On a sun-drenched Saturday afternoon in quiet Claremont, CA, dinosaurs, bollywood beats and some of the best carne asada tacos in the Inland Empire took over a small liberal arts institution called Pitzer College. Day One of Kohoutek Music and Arts Festival – marked by impeccable performances from The Sweet Nothin’s, Raheem Cohen, The Knowmads and LYNX – was an affair in its own right, but Day Two brought a whole new level of debauchery. A bouncy house magically appeared on the festival grounds and the alcohol and California grown medication were readily flowing. Rumors of a celebrity appearance spread like wildfire and by the time the sun began to dip below its apex, the excitement in the crowd was palpable.
Late Saturday afternoon, spirits were high as Austin native Alejandro Rose-Garcia, better known by the name Shakey Graves, took the stage. Equipped with only a guitar and his voice, Shakey Graves elicited instant adoration from everyone present. How could he not, with his endearing Texas twang and fast-paced finger-picking? The golden late-afternoon sunlight cascaded down as the crowd got up and danced with wild abandon to Shakey Graves’ lighthearted yet perfectly humble set. There’s something so wholeheartedly pleasing about the simplicity of a man and his guitar, singing of long journeys, love, and the more mundane aspects of life. Even after breaking a string in the middle of his set, Shakey Graves was adorably bashful as he attempted to call up songs from his repertoire that didn’t require the broken string. Perhaps the most enjoyable aspect of his performance was his genuine gratitude for the enthusiasm present in the audience, which he expressed several times throughout his set. Shakey Graves’ music is the ideal soundtrack for cross-country road trips and desert bonfires, and also, it seems, for Saturday afternoons at Kohoutek. If you missed out on this one, or simply want to relive his performance, his album Roll The Bones is available for free download on his Bandcamp. LA beat stalwart was next and the few hip hop heads present at the festival soon crawled out of their holes.
Ever since last April’s My Hollow Drum takeover at Low End Theory (FlyLo and Erykah Badu were special guests), Co. Fee has been a staple of the LA beat scene. The Easy Listening EP was one 2011’s seminal releases and the young Diamond Bar resident has set the scene on fire with his mixture of club and boom bap. After a few sound issues, Co. Fee took the Kohoutek stage with only a laptop and his trusty M-Audio Trigger Finger. Over the next 45 minutes, he ran flawlessly through originals off Easy Listening, remixes, and a track off of an upcoming project with Ohio MC Note. The first half of the set was marked by mellow hip hop instrumentals, before he shouted out that he was “switching things up” and brought out the more club-oriented beats. Kohoutek was Co. Fee’s first college festival and he loved the good vibes and energy emanating from the crowd. “Gypsy Skirt,” “Spark Plug” and a remix of Clipse’s “Wamp Wamp” were the highlights of the set. I won’t get into it too much, but in between Co.fee and headliner The Juan Maclean, a member of the band Tornado Rider who calls himself The Sneth Goblin climbed a 30 foot tree wielding a cello.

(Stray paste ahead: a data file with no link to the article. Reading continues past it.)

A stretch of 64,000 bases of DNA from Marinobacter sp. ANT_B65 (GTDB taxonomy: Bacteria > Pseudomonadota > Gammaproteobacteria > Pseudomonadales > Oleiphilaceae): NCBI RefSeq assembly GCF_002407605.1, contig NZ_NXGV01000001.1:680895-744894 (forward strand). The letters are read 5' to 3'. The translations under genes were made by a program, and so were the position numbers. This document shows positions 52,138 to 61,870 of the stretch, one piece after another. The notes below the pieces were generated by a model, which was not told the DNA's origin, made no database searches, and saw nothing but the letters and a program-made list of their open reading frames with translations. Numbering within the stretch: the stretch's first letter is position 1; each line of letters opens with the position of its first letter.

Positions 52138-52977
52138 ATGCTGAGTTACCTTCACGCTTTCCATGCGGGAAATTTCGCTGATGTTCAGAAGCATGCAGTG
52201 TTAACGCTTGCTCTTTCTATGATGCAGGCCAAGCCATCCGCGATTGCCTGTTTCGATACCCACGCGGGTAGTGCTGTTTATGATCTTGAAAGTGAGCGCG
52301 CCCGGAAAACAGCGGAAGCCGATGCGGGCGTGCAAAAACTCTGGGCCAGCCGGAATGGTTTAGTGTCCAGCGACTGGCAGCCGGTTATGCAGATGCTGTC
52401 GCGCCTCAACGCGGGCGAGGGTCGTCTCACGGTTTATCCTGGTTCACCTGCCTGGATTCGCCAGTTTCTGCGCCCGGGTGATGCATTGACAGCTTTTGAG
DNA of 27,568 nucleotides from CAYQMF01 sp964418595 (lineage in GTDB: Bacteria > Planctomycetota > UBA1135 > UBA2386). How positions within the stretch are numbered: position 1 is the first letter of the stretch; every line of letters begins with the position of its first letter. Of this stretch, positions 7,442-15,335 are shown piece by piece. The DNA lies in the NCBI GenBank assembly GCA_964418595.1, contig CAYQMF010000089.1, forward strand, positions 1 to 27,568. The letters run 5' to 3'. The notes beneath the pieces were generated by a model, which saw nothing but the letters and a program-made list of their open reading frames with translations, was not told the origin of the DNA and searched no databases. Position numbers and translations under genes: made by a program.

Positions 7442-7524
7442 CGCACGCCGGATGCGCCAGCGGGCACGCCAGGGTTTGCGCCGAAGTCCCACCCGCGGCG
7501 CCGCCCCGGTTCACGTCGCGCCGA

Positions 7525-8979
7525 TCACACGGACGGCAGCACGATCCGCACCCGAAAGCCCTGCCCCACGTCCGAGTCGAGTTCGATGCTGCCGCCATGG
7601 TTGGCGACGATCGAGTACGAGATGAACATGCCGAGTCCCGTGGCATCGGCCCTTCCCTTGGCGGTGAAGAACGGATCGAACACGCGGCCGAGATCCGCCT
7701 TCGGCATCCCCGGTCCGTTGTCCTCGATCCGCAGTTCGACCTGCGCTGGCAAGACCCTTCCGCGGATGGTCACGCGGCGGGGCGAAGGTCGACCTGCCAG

After a short intermission, the man, the legend, The Juan Maclean took the stage. Unfortunately, John Maclean was only slated for a DJ set (the live ensemble is one of the most impressive acts I’ve ever witnessed), but his vinyl selections were nothing short of astounding. The disco stylings of DFA Records were readily apparent and Maclean effortlessly mixed between bouncy, kick-driven house tracks and euphoric vocal disco. No obnoxious piano crescendos or synth stabs, no inflatable sea animals, just good old dance music. As he noted on his Twitter on Saturday night, Maclean was probably twice as old as the majority of the crowd, but despite the generation gap, Kohoutek was engrossed and getting down to every single minute of his set. While Friday night’s headliner, Vetiver, soothed the crowd into relaxing lather, Maclean got the crowd up and moving for the entirety of his set.
After Maclean ended, the crowd headed to an assortment of after parties. New jersey dubstepper Space Jesus played nearby, but the happy house vibes of Maclean’s vinyl still reverberated throughout the grounds. A melancholy vibe took over the departing students as the realization hit that Kohoutek wouldn’t be coming around for another 364 days. There were too many highlights to count, though, and the melancholy quickly dissipated into the revelry of the remaining hours of the night. Kohoutek 2012 has come and gone, but performances from LYNX, Shakey Graves and The Juan Maclean will stick in the minds of attendees for years to come. Find photos from the night after the jump courtesy of Madeline Feig and Juliana Bernstein.
The Young Rapscallions
The Juan Maclean